Fuel for Thought
Trusting an Expedite Company
Last night I had a reminder of why some people use expedited. I mean, there are many reasons, sure... but I think we all get used to the customers who regularly use us... for who ”˜Expedite’ loads are just the way they do business, but every now and then, we get to see another side.
I’ve ran pretty good the last couple of weeks, well enough that I haven’t updated my blog the way I planned! Several days I was woken up by a run offer. Friday night, I was close to Ohio, and needed to go home anyway to get my wife’s car fixed, so I headed in. Arriving home, within an hour, I finalized arrangements with the mechanic, made plans for the evening, and was deciding whether or not to go out of service for the weekend, when my phone rang. Yep, home one hour, and it rang LOL... it was a relatively short run, taking me less than 200 miles away, picking up in an hour, and delivering this morning (Saturday). Figuring it would give me an uninterrupted evening, I accepted the offer, and went to get the run in a neighboring town.
Arriving at a customer I’d never been to before, I found a small “tech” business tucked away in a small industrial area. In contrast to companies we go to with 20 dock doors and hundreds of cars in the lot, this place had ONE dock door, one roll up door, and about 6 cars in the lot. I checked in, and was escorted back to the ”˜garage’ area, where I was met by a middle aged, very worried looking gentleman. He showed me the two relatively small boxes I would be taking, and proceeded to rattle off a series of instructions, informing me they were extremely fragile, and ”˜up means up’ etc.... He then informed me of the value of these two small boxes of electronic equipment. There was an average middle class yearly salary in these two boxes.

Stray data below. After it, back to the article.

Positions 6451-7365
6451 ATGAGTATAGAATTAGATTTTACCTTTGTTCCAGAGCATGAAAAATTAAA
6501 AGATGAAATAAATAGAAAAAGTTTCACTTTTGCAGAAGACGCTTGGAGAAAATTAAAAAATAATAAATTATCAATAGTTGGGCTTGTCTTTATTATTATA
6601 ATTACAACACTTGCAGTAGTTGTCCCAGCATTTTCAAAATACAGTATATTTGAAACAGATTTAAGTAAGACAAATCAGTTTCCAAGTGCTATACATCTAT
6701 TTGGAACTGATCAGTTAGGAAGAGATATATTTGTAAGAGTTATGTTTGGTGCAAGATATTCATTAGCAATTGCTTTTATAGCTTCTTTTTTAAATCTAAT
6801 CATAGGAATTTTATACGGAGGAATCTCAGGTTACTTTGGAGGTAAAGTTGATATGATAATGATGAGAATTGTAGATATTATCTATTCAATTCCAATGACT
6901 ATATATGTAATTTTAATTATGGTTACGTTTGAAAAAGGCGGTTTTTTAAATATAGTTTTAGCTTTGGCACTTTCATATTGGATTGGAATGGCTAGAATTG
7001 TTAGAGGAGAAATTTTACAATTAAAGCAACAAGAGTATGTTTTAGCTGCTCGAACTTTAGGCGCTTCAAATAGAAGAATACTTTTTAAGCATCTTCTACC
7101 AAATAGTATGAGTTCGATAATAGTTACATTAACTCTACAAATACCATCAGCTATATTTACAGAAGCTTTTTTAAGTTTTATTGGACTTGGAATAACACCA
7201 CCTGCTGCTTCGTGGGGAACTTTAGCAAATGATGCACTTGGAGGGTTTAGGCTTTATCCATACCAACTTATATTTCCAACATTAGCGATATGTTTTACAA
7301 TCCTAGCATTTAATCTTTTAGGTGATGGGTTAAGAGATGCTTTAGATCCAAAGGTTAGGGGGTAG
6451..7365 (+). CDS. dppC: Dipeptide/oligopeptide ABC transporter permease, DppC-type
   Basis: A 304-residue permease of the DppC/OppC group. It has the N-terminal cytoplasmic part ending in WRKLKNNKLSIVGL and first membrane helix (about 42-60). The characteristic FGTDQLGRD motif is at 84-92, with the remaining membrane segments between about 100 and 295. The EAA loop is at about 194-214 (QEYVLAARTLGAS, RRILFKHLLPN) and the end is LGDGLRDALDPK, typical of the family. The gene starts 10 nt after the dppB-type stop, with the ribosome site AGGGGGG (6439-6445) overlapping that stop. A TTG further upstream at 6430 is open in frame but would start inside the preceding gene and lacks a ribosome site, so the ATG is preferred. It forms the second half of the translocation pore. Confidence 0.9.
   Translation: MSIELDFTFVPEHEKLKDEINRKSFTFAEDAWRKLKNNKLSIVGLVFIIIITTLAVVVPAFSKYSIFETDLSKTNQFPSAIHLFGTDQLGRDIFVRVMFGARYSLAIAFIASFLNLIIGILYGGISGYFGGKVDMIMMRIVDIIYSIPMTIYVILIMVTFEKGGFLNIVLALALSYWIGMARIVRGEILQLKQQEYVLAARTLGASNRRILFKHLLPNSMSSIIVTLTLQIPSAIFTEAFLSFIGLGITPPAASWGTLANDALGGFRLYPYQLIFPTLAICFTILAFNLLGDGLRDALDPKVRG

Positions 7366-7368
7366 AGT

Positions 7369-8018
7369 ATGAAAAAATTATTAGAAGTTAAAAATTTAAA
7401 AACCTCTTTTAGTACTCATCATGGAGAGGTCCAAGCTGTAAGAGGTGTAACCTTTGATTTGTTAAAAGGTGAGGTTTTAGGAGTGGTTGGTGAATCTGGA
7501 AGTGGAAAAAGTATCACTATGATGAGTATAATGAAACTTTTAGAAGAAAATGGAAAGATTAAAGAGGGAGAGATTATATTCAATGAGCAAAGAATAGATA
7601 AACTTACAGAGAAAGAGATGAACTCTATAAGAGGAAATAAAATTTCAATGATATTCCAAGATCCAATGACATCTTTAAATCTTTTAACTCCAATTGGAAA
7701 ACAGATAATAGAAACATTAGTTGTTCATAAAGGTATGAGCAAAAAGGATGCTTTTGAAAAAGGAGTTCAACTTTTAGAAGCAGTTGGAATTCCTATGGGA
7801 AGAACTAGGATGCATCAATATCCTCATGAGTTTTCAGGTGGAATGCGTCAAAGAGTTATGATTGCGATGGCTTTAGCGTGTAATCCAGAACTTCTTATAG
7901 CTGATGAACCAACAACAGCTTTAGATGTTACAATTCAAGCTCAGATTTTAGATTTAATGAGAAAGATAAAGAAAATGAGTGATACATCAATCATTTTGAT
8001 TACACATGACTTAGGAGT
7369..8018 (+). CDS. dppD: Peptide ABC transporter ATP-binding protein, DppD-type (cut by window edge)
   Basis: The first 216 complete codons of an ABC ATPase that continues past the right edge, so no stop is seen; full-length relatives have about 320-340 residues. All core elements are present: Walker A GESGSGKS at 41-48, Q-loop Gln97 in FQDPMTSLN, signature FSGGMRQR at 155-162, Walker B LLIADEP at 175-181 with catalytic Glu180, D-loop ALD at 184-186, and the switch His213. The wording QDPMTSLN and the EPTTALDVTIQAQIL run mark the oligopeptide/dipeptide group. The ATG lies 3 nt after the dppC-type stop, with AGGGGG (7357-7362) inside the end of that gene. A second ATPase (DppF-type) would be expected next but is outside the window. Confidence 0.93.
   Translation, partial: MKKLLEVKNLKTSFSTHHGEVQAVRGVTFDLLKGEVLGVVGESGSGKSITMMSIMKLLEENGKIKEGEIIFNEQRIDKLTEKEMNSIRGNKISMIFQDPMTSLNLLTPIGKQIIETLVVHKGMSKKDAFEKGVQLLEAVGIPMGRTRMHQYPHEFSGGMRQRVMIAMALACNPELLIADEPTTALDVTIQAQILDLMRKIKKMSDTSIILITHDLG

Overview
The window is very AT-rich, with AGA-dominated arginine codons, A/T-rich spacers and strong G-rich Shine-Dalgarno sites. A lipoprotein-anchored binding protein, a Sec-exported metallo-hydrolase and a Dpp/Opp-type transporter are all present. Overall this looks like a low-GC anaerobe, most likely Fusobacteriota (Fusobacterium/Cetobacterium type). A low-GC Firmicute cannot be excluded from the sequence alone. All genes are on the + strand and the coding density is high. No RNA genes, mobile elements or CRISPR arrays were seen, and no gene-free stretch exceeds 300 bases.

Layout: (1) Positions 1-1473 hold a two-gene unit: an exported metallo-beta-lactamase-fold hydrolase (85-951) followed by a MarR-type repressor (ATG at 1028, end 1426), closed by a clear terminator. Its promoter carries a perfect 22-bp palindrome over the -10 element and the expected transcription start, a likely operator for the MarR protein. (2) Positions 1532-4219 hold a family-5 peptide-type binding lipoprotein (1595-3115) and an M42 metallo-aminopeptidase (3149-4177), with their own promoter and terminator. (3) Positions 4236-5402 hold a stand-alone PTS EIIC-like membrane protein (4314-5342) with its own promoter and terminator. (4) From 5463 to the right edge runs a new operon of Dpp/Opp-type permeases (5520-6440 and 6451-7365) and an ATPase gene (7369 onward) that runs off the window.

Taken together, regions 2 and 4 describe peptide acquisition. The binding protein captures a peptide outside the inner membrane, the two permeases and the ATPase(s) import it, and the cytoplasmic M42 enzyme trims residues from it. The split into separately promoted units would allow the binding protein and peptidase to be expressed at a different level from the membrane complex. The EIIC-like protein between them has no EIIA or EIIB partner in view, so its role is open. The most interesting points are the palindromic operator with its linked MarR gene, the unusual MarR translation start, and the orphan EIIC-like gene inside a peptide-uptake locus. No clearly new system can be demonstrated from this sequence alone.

As he scurried around taking pictures of the boxes, and how they were packed, I glanced at the paperwork, and realized the name beside “Salesman”... was also the name over the front door. I got it. This was not ”˜just another shipment’ for a dock worker. He WAS the business, and he was trusting a huge contract to my care. If this shipment (which was going to a large, well known, company) were to be messed up, it could make a difference in the success of his business.
I quickly got my van ready for the boxes, and he called an associate over. They personally loaded the boxes into my van, and continued to ”˜hover’ as I secured them and finished up the paperwork I took extra care strapping them down (using more straps than were absolutely necessary), which seemed to reassure him.... He then asked and made sure this was ”˜dedicated’, that I was the one delivering them; it was not going to a warehouse. I assured him, I would personally deliver them, and told him what time I would be there... he finally relaxed, said “Good”... and signed off on them.
As I drove away, I thought about what it took for him to trust his business to me. I realized of course, he didn’t know me, but he was trusting that FedEx knew what they were doing. In that moment, to him, I WAS FedEx ... and his perception of that company will forever be based on what service I provided. It made me think of not only the responsibility I have to take care of the freight... but also the responsibility I have in representing my company, my business, and myself to customers. Do I appear professional? Is my van clean? I can answer yes to both... but what if I had shown up in flip flops and a dirty t-shirt, and trash fell out of my van as I opened the door? What if I had tossed his precious electronics willy nilly into the back of my van and slammed the door? I dare say, it would have been the last time he used us.
Sometimes... we need to be aware, we're not just carrying another shipment.. we may be carrying the future of some small company.